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LANDSLIDE: At risk

Significant Steps Forward for Eckbo's Tucson Commission

Fountain Plaza, fotovitamina 2012

In August 2010 TCLF placed the Tucson Community Center on its Landslide list of threatened and at-risk landscapes. The site, a significant example of the work of Garrett Eckbo, a leading 20th century pioneer of Modernism, was threatened by an overall lack of maintenance, and a proposed redesign of the site by the City of Tucson. Although local supporters managed to convince the City to hold off implementing the proposed plans, the threat of its destruction remained.

The Community Center project consists of both formal and informal landscape features. Eckbo, who saw landscape architecture as a social art, applied principles consistent with many of his civic projects: generous space between buildings to encourage group gathering, the use of water as a unifying focal element that also animated the public spaces, and the incorporation of shade trees that reflected the regional palette.

Tuscson Community Center Master Plan

Tucson Community Center Plan
(upper) Tucson Community Center Master Plan; (lower) Tucson Community Center
Plan, courtesy Special Collections, University of Arizona Libraries.
Beginning in 2012, under the leadership of the Tucson Historic Preservation Foundation significant steps have been taken to preserve the Tucson Community Center. A lack of critical understanding of this Modernist historic designed landscape led City of Tucson Parks and Recreation, who manage the site, to begin a formal de-accession process that left the status of the landscape hanging in the balance. With no policy regarding historic landscape management, the site has been treated as a work of art. Decisions regarding its future were delegated to Tucson’s local public art commission. Possible outcomes included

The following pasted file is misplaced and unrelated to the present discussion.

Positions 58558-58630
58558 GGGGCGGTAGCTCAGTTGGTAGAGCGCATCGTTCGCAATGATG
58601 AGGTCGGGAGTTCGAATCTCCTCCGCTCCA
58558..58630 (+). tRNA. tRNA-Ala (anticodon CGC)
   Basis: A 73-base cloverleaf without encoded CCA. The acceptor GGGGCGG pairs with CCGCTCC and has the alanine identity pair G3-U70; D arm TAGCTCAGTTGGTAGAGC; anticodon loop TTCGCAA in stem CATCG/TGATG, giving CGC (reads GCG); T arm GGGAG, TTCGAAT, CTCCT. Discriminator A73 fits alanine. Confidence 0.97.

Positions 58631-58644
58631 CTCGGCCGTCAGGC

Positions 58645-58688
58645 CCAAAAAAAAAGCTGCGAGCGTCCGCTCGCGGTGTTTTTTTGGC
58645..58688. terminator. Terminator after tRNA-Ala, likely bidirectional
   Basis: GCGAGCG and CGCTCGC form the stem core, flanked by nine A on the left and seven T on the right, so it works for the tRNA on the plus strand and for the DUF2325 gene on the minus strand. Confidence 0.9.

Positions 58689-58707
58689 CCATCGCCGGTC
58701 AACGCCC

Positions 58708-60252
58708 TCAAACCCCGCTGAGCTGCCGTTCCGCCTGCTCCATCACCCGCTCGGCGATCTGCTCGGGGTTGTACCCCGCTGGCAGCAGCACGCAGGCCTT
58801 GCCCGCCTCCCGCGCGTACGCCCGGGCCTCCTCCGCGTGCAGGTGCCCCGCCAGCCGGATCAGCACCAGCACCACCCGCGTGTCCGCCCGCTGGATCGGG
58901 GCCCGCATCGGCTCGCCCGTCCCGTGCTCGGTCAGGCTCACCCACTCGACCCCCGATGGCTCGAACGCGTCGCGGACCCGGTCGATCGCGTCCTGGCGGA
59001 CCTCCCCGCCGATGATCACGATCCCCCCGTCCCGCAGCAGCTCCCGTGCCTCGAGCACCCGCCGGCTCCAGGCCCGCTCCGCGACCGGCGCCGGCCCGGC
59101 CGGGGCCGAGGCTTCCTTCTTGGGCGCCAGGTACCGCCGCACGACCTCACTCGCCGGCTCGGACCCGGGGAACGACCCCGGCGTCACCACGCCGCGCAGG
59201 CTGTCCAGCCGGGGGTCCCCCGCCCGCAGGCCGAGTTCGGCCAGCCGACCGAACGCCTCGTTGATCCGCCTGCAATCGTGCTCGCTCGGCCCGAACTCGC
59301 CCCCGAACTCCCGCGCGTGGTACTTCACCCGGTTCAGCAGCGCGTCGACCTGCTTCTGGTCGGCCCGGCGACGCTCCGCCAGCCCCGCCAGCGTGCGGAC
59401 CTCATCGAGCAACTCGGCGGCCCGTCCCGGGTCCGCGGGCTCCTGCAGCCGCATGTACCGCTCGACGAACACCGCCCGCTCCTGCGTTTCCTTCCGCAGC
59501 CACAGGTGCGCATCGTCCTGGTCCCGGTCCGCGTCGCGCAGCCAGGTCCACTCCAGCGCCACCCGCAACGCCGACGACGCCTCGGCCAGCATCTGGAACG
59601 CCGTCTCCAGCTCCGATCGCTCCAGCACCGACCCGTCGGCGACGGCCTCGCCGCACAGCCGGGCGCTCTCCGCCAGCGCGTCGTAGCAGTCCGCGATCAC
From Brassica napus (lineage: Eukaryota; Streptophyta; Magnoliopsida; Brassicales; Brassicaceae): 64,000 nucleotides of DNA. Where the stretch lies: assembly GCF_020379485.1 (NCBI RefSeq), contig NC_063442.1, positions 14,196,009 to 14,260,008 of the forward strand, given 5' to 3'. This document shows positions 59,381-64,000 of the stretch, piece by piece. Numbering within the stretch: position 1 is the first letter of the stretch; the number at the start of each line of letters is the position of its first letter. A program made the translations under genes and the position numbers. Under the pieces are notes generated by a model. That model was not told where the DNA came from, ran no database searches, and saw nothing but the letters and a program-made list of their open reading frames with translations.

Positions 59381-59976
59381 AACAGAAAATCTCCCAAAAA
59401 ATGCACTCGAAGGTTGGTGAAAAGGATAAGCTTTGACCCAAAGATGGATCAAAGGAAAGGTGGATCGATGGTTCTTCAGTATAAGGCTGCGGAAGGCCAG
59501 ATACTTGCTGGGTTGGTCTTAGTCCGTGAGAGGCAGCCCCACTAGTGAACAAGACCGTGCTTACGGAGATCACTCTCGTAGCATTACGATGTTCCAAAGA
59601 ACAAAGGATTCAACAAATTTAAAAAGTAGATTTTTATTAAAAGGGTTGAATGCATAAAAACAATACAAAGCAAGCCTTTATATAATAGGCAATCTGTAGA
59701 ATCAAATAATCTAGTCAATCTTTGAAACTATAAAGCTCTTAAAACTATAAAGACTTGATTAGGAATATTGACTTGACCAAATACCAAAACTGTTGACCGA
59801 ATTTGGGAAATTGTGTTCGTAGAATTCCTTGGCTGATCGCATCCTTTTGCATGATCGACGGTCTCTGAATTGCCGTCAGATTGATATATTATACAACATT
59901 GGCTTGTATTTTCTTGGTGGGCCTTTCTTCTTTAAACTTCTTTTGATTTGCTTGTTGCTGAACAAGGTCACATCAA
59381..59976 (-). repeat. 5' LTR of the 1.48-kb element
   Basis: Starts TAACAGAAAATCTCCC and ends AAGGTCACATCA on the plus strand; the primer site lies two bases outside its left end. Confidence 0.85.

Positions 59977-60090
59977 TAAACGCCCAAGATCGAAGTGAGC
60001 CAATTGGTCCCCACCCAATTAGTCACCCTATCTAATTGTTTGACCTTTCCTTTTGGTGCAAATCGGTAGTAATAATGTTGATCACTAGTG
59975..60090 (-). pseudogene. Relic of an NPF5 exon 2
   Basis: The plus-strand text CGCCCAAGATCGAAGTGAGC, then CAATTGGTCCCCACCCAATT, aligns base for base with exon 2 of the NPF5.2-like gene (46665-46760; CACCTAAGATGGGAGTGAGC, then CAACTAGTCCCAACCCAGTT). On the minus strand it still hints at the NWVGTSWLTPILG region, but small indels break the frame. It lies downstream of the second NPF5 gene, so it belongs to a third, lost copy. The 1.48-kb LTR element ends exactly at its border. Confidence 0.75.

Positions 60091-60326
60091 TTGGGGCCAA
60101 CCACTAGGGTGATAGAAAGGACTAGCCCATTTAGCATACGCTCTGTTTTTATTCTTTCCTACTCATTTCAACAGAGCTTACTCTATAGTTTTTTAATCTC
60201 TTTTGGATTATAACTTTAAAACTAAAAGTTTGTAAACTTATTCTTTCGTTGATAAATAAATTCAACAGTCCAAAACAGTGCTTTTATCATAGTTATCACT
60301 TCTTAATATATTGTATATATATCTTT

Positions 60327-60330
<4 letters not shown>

irrevocable damage with fountains converted to planters.

To provide guidance for the process, the Tucson Historic Preservation Foundation prepared a historic landscape Conservation Master Plan (this could be a link). The report, by principal author Helen Erickson, provided a clear historic context and policy recommendations that promoted preservation and rehabilitation of the site. Concurrently Erickson prepared a draft National Register of Historic Places nomination, and, with landscape architect Darlene Showalter, began work on a full length Historic American Landscapes Survey (HALS) effort. Although listing on the National Register is anticipated in spring 2013, the long term future of the site remains uncertain. The Tucson Historic Preservation Foundation is working with Tucson's Mayor and Council to find a path for the adoption of the master plan and long term preservation.

With the promising recent developments of a National Register nomination (the first for an Eckbo designed landscape) and HALS documentation, the Tucson Community Center will be made visible to a greater public. And while the site remains at risk, these most recent developments begin to improve its long-term prospects. For more information, copies of current reports and status, go to www.preservetucson.org or contact the Tucson Historic Preservation Foundation at info@tucsonhistoricpreservationfoundation.org.